"The most motivational corporate speech we have ever heard"
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PY Gerbeau is a serial entrepreneur. After accomplishing nine successful turnarounds he created a £600m property portfolio as CEO of X-Leisure, before overseeing the sale to Land Securities in 2013. He serves as Visiting Professor of Entrepreneurship and Corporate Rescue at London Business School and Imperial College.
Having honed his skills at Disneyland Paris, PY famously became Chief Executive of the Dome in February 2000. He achieved a great deal with the much maligned government-built attraction, generating over six million visitors. Such is his energy that on a rare day off he won the Pro-Am in the Alfred Dunhill Cup at St Andrews.
In presentations PY explains how the prevailing economic climate requires each and every tier of management to be agile, accountable and better at balancing risk. Decisions must be firm and consistent - not based on a popularity contest. And at a time when even established brands can be destroyed in an instant, managers must ensure that the organisation's values are understood and upheld by everyone. Above all, they should lead by example.
Outside the boardroom PY is a scratch golfer and a former Captain of the French Olympic Ice Hockey team. He has been voted Personality of the Year by his leisure industry peers, holds an MBA from one of France's leading business schools and frequently appears in the media as the most famous Frenchman to have chosen to live in London.
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WHEN THE GOING GETS TOUGH
by Pierre-Yves Gerbeau
Change and crisis management is about protecting your customers, your people, your brand and your business.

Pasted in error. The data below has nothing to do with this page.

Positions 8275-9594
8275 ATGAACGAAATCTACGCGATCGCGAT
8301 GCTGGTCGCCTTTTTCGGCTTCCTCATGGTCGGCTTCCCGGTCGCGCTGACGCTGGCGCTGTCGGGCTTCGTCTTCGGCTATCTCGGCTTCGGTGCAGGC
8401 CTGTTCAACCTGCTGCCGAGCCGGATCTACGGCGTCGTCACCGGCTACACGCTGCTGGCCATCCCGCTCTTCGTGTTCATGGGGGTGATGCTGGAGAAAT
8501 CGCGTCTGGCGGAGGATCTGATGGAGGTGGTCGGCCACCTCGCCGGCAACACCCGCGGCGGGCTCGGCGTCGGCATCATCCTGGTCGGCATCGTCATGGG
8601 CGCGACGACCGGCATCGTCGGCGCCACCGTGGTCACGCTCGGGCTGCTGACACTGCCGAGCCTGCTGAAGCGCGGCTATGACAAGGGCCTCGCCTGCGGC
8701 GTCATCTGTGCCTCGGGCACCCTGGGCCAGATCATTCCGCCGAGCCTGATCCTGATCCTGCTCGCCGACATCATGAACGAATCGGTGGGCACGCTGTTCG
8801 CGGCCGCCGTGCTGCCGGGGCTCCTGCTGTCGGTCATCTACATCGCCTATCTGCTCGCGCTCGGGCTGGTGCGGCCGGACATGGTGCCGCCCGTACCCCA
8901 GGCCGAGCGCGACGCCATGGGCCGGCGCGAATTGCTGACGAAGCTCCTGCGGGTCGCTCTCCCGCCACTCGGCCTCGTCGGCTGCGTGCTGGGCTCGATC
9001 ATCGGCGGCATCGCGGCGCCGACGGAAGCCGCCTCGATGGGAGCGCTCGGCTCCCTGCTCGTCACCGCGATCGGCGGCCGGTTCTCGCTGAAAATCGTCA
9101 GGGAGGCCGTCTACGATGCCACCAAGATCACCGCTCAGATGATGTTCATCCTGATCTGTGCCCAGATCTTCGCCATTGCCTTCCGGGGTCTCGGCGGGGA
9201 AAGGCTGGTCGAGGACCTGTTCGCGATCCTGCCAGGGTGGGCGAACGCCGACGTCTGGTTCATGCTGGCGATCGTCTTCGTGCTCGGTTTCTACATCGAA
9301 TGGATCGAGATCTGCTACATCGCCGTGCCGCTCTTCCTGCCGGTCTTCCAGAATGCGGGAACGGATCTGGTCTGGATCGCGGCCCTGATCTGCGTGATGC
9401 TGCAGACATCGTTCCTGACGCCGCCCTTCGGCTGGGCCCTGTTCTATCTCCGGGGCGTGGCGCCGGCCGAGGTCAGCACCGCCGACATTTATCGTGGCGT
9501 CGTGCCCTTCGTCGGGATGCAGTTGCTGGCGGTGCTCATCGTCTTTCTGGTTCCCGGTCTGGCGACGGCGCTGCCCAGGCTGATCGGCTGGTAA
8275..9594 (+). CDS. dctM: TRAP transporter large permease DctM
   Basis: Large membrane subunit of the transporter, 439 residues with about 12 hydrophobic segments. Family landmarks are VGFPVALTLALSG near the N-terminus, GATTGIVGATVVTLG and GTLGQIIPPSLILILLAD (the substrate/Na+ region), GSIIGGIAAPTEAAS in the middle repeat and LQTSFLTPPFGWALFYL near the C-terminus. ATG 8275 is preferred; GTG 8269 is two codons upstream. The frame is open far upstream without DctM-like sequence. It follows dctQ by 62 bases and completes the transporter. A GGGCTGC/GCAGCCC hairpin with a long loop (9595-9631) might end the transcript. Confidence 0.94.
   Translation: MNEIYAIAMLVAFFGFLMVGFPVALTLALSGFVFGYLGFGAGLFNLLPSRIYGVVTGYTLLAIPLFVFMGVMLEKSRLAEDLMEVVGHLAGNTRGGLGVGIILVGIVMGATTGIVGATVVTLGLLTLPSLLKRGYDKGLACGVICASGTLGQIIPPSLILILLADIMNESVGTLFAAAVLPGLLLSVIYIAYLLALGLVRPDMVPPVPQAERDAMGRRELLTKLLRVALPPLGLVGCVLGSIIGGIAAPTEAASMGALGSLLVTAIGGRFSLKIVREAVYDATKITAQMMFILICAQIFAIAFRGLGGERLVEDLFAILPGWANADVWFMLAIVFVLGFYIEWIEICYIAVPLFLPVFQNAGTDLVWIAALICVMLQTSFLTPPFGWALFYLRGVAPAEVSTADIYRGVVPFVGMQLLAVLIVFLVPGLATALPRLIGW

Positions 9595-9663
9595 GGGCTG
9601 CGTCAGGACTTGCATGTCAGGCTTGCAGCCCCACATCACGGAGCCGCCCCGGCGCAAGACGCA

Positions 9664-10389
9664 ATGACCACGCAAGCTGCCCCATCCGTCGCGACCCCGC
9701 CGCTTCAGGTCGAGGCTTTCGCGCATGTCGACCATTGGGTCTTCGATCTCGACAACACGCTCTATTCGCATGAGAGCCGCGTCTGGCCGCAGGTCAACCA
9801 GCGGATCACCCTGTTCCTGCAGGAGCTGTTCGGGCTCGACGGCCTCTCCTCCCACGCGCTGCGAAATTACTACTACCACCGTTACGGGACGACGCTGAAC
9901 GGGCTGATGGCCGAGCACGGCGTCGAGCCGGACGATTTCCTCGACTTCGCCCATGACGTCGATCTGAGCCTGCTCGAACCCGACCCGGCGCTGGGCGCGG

There is no single, universal prescription. Every situation and organisation is different; every country and market has its specific characteristics. But at the heart of every action plan is the need to understand employees' and customers' behaviour, motivation and expectations. Walk the floor, listen to customers, communicate the vision and lead by example.
Be flexible, keep an open mind and surround yourself with people who challenge the usual ways of thinking. Anyone who believes he or she is always right is wrong. The leadership team must be adaptable, agile, accountable, able to prioritise and to balance risks. It must take quick, pro-active decisions and work for quick wins on priority areas.
When taking tough decisions be fair, firm and consistent. Be prepared for those, including hard-core sceptics and some middle management, who seek to obstruct progress. Managing change is not a popularity contest - but always remember to treat others as you would want to be treated.
Brand values and reputations take years to build and moments to destroy, so protect them.
Make sure the promise and ethics of the organisation are understood and spread by employees and business partners. They are the keepers of the brand.
Above all, leaders must remember that their best asset is not product or strategy, but people. With a proper management culture and values, even a tough trading environment brings opportunities.